The McCreary County Record

Local News

February 29, 2012

Supreme Court tosses redistricting

Legislators to run in old districts

FRANKFORT —  After weeks of uncertainty, McCreary County finds itself back in familiar territory.

    On Friday afternoon, the Kentucky Supreme Court ruled that newly drawn legislative are “facially unconstitutional” and that lawmakers will have to operate under the old districts until more balanced boundaries are drawn.

    Justices heard oral arguments that morning in the redistricting case which was filed only a month ago.

    Franklin County Circuit Judge Phillip Shepherd ruled earlier this month that the new districts must be redrawn to comply with the “one person, one vote” mandate in federal and state law. Challenges were quickly taken to the Kentucky Court of Appeals, which sent the case on to the Supreme Court.

    In upholding Shepherd’s ruling, Chief Justice John D. Minton wrote an opinion for the full court excepting Justice Will T. Scott — who recused himself because he is seeking re-election this year in a judicial district that was redrawn under the legislation.

    Justices also upheld the February 10 filing deadline for legislative candidates, prompting Secretary of State Alison Lundergan Grimes to announce that she would certify legislative candidates on Monday so that county clerks could begin preparing May Primary ballots.

    That makes for an interesting situation in McCreary County, which legislators moved to new state Senate and House districts.

    With the old boundaries restored, the Senate district is of little consequence as our current senator, Senate President David Williams (R-16) is not up for re-election this year.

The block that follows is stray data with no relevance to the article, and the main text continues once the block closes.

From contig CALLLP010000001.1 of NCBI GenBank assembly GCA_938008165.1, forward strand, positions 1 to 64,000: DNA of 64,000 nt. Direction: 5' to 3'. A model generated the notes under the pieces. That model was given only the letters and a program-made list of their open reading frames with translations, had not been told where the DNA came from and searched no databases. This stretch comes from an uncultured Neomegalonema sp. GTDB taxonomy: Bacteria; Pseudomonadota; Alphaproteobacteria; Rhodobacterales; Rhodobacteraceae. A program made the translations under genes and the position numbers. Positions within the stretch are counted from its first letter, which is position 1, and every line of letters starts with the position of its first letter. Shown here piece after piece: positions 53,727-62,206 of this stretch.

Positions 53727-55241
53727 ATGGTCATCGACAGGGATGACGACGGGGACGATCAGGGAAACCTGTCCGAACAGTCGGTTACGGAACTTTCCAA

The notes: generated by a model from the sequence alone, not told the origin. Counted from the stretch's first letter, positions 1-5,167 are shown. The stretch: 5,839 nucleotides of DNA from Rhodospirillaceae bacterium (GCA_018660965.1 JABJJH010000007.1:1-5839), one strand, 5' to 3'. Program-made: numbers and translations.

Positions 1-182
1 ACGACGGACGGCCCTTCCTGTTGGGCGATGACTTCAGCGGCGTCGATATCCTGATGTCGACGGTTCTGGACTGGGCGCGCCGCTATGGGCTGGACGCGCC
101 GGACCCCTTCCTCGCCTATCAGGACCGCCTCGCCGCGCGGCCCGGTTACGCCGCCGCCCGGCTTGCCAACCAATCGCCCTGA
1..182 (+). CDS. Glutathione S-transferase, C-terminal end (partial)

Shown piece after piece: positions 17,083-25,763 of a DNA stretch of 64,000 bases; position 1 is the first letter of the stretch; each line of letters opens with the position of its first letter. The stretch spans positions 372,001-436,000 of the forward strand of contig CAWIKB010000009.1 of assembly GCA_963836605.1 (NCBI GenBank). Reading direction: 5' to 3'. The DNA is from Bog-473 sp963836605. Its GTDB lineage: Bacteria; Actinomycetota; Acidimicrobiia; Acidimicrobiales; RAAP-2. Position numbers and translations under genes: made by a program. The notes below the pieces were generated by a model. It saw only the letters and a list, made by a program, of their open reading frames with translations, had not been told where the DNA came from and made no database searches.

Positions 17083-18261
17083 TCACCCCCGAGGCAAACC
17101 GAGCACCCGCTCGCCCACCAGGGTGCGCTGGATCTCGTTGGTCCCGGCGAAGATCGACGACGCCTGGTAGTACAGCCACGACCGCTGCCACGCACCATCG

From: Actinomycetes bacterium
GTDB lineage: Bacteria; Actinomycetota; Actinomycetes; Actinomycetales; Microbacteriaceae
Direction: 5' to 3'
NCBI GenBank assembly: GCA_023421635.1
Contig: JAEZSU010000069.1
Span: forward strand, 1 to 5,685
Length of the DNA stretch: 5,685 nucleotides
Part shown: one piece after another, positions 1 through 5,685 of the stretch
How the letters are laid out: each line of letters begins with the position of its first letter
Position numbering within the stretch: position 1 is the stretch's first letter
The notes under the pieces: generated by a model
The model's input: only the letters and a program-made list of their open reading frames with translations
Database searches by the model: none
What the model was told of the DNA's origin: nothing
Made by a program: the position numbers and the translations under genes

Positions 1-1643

However, McCreary County had been moved from Sara Beth Gregory’s 52nd House District to Marie Rader’s 89th District. The new 89th was of a particularly odd shape — connecting McCreary to Jackson County by way of a narrow zigzag through Laurel County.

    Prior to the redistricting law being overturned, two local businessmen had filed to run for the 89th House seat. At press time Democrat Teddy Coffey was still listed as a candidate but Republican Greg Burdine withdrew yesterday.

    Kentucky Secretary of State spokesperson Lynn Zellen told the Record that state law does not allow candidates to change districts once the filing deadline has passed.

    Burdine was not disappointed by the fact that he could not run in the old district.

    “I had told Sara Beth Gregory I would not run against her,” Burdine said. “I feel she has represented us well and she is right next door [in Wayne County]. My primary goal in running was that I did not feel McCreary County would be fairly represented by someone who was 100 miles away.”

    Burdine told The Record that, depending on how the next redistricting plan is drawn, he might consider a future run for office.

    Which leaves McCreary voters two choices in the Republican primary for the 52nd District: incumbent Representative Gregory and challenger David B. Gover, also of Monticello.

    Senate President Williams said in a statement Friday that he's ready to work on new legislative districts.

    "The Supreme Court has the ultimate authority to determine the constitutionality of any statute and I accept their decision," he said. "We stand prepared to run in the old districts or draw new legislative lines, if the House is so inclined, in conformity with the Supreme Court ruling."

    While it’s possible legislators could renew the debate over redistricting during this General Assembly, Gregory indicated the issue would more likely be taken up during a special session or next year’s session.

    Meanwhile, some — like Jim Waters, head of the conservative Bluegrass Institute for Public Policy Solutions in Bowling Green — are pointing to the divisive redistricting process as reason to enlist an independent commission to handle the chore.

    Redistricting occurs every 10 years to account for population changes reported in the U.S. Census. The latest count found that the state's overall population grew from 4 million to 4.3 million between 2000 and 2010, requiring new legislative and congressional district boundaries which must be nearly equal in size.

    The Associated Press contributed to this report.

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